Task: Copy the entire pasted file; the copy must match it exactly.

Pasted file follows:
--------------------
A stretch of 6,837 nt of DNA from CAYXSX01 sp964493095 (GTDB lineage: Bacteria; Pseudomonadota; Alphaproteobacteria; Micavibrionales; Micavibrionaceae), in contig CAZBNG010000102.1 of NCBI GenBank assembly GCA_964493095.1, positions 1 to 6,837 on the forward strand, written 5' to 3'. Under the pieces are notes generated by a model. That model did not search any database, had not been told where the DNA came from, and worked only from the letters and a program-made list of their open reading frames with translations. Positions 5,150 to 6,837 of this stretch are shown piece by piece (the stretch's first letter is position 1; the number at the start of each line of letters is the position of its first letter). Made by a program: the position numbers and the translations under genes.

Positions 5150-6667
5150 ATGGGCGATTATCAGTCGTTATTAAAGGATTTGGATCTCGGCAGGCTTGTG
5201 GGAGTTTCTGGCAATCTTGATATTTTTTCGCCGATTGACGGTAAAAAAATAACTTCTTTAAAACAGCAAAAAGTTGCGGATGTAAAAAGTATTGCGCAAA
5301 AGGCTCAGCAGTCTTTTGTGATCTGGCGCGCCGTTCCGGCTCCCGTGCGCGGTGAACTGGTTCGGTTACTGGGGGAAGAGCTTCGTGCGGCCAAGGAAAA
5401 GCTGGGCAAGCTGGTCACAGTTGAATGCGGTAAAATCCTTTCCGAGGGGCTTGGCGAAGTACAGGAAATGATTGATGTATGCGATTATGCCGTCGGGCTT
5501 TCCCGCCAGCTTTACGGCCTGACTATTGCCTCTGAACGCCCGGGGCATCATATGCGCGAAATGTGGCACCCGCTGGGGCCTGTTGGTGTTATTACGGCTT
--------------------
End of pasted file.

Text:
A stretch of 6,837 nt of DNA from CAYXSX01 sp964493095 (GTDB lineage: Bacteria; Pseudomonadota; Alphaproteobacteria; Micavibrionales; Micavibrionaceae), in contig CAZBNG010000102.1 of NCBI GenBank assembly GCA_964493095.1, positions 1 to 6,837 on the forward strand, written 5' to 3'. Under the pieces are notes generated by a model. That model did not search any database, had not been told where the DNA came from, and worked only from the letters and a program-made list of their open reading frames with translations. Positions 5,150 to 6,837 of this stretch are shown piece by piece (the stretch's first letter is position 1; the number at the start of each line of letters is the position of its first letter). Made by a program: the position numbers and the translations under genes.

Positions 5150-6667
5150 ATGGGCGATTATCAGTCGTTATTAAAGGATTTGGATCTCGGCAGGCTTGTG
5201 GGAGTTTCTGGCAATCTTGATATTTTTTCGCCGATTGACGGTAAAAAAATAACTTCTTTAAAACAGCAAAAAGTTGCGGATGTAAAAAGTATTGCGCAAA
5301 AGGCTCAGCAGTCTTTTGTGATCTGGCGCGCCGTTCCGGCTCCCGTGCGCGGTGAACTGGTTCGGTTACTGGGGGAAGAGCTTCGTGCGGCCAAGGAAAA
5401 GCTGGGCAAGCTGGTCACAGTTGAATGCGGTAAAATCCTTTCCGAGGGGCTTGGCGAAGTACAGGAAATGATTGATGTATGCGATTATGCCGTCGGGCTT
5501 TCCCGCCAGCTTTACGGCCTGACTATTGCCTCTGAACGCCCGGGGCATCATATGCGCGAAATGTGGCACCCGCTGGGGCCTGTTGGTGTTATTACGGCTT